If tiny Antigua and Barbuda gets its way, distributors of works by Beyoncé, Steven Spielberg and other American artists could get shortchanged in the eastern Caribbean islands.
Frustrated by the inability to collect billions on its World Trade Organization victory against the U.S. over Internet casinos, Antigua is seeking to cash in its winnings another way — by directing payments for American intellectual property, such as music and film, to the government. Antigua estimates the damage to its economy at $3.4 billion.
“We are tired of talking,” said Attorney General Justin Simon, who last month formed a committee to start working on a plan to collect the royalties.
Antigua, which took the U.S. to the WTO and won, first earned the right to retaliate six years ago. The latest WTO ruling came after the U.S. failed to honor its previous ruling that online gambling restrictions were illegal — and that Antigua could impose sanctions. The country then asked for the right to go after trademarks, copyrights and other intellectual property rights.
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The government plans to collect up to $21 million annually in royalties retroactive to 2006, money that normally goes to American music and film distributors. It’s unclear whether the government would return any of the money it collects to distributors.
The request has ignited the ire of U.S. trade officials — who warn that Antigua’s proposal could damage its reputation — and film industry executives, who worry it could hurt future sales and open up a “Pandora’s box” to piracy in other countries.
“Antiguan officials understand that retaliation against U.S. intellectual property rights, such as copyrights, would not be constructive,” said Brian Quinn, a spokesman with the Office of the United States Trade Representative. “It would damage Antigua’s climate for investment and innovation, and would not promote settlement.”
A spokeswoman for the Motion Picture Association of America declined to comment, but pointed to concerns raised in a 2008 letter — a year after Antigua asked the WTO for the right to retaliate in order to collect on its estimated billions in gambling losses.
Calling the figure “grossly exaggerated,” the association said Antigua’s proposal would present “real economic harm.”
“The unfortunate reality is that the failure to offer or enforce adequate protection of intellectual property rights in Antigua could foster abuses in other countries,” Greg Frazier of the Motion Picture Association of America wrote.
Frazier also said that the “copyright-haven” proposal wasn’t manageable. Piracy, he noted, was already costing the film industry thousands in jobs and billions in lost sales.
“While we cannot provide a reliable estimate of the damage Antigua’s proposal would cause the U.S.,” Frazier said, “MPAA believes it would be very difficult to insulate other WTO members from the effects of Antigua’s proposed retaliation.”
Simon said the country’s decision to make its threat a reality comes after years of unsuccessful negotiations with U.S. trade officials over the country’s ban, which has crippled Antigua’s gaming industry. The industry once paid almost $13 million in salaries to its 3,000 workers and raked in as much as $7 million in licensing fees, Simon said.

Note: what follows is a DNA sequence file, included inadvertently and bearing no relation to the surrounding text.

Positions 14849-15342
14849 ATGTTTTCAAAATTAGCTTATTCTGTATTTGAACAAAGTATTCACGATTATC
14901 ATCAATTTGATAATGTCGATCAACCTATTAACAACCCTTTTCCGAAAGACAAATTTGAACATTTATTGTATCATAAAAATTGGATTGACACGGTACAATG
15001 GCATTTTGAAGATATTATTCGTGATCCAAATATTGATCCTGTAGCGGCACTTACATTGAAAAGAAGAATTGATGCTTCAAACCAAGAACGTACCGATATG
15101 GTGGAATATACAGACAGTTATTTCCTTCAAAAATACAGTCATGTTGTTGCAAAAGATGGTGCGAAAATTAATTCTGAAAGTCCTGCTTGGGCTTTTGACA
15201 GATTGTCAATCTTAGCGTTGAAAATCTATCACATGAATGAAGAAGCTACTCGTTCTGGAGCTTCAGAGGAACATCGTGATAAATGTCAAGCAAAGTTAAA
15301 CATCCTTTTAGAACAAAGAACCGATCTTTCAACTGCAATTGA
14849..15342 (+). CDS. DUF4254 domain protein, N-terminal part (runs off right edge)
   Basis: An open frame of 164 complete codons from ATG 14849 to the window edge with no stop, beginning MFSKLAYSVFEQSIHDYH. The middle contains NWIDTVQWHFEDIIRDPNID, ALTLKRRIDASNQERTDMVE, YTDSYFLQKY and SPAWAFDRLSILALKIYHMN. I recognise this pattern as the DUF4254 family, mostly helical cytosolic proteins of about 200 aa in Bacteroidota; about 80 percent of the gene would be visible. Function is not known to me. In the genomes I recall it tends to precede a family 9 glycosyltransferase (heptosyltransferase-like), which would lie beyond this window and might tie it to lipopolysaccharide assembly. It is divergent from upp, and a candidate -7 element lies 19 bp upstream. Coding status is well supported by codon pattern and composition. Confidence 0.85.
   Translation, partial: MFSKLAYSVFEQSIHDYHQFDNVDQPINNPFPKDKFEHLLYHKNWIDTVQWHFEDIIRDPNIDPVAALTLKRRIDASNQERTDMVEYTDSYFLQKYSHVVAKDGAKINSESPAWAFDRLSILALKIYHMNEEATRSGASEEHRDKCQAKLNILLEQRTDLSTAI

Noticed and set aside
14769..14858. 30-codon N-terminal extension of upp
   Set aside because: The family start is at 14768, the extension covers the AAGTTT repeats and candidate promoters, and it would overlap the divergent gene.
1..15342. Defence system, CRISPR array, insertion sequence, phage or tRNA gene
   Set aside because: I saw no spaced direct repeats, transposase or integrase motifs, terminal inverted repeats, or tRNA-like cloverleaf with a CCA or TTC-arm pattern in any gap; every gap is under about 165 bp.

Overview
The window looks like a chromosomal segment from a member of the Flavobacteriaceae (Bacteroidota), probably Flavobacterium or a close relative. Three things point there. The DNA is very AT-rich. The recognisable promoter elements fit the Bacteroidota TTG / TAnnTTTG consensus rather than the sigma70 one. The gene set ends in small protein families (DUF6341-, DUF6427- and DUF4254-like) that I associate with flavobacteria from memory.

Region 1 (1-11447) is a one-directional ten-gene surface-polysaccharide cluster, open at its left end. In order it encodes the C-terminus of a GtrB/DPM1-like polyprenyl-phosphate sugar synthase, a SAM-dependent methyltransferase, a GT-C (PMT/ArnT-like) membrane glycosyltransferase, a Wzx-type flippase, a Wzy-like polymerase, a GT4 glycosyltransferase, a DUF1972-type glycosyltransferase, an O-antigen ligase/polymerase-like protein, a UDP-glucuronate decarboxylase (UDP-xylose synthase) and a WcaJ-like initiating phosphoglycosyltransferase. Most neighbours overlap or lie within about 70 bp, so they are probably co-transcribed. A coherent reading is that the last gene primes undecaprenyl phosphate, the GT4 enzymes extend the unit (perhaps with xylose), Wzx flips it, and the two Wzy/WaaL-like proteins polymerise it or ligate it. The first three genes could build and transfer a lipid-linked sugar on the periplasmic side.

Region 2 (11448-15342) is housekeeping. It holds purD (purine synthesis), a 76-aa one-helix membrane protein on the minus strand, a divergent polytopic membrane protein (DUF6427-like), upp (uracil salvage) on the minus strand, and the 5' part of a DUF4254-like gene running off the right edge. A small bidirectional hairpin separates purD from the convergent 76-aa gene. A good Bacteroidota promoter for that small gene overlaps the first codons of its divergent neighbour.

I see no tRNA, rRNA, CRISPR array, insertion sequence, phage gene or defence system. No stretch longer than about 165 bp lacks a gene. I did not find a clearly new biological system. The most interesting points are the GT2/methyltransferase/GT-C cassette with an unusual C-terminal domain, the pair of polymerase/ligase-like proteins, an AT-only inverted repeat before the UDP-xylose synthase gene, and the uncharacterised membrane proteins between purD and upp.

“We have lost all of that,” he said.
Antigua first challenged U.S. federal and state laws barring Internet gambling in 2003. The WTO then sided with it in 2004 and 2005. The United States, however, remained seemingly unfazed and even issued arrest warrants for American gambling operators in Antigua, which the country has refused to comply with, Simon said.
“We have been at the negotiating table with the department of trade [but] nothing has come out of it. We have made suggestion after suggestion and we’ve been told, ‘We’ll get back to you,’ ” Simon said. “So at this stage, we really think that we should begin to structurally prepare ourselves for implementing the recommendations dealing with intellectual property.”
Antigua isn’t the first country that has received the retaliation light from the WTO. In 2000, banana-growing nation Ecuador got the right to impose $202 million in sanctions against European goods after the European Union failed to reform its banana-import system.
In 2007, Brazil also announced that it was going after U.S. trademarks, patents and other intellectual property as part of a WTO ruling that the U.S. doled out illegal subsidies to American cotton growers.
In both cases, however, the countries were able to negotiate before having to enforce the sanctions, which observers say is very difficult to do. Even the WTO’s ruling, they note, is difficult to enforce, demonstrated by the number of years nations have been forced to wait for resolution.
Those realities aren’t lost on Simon, who concedes that he hopes the threat of losing copyright fees will compel the U.S. music and film industry to put pressure on U.S. government officials to settle the dispute.
“We are small, we are Third World, we are developing,” he said, acknowledging that while Antigua doesn’t have the economic prowess of Brazil, it still wants to be taken seriously.
“It is a fact that Brazil found itself in a very similar situation in respect to subsidies the U.S. gave to their domestic cotton producers,” he said. “Nothing happened until Brazil determined it was going to evoke its WTO-approved sanctions. Within a few months, the U.S. began settling with Brazil.”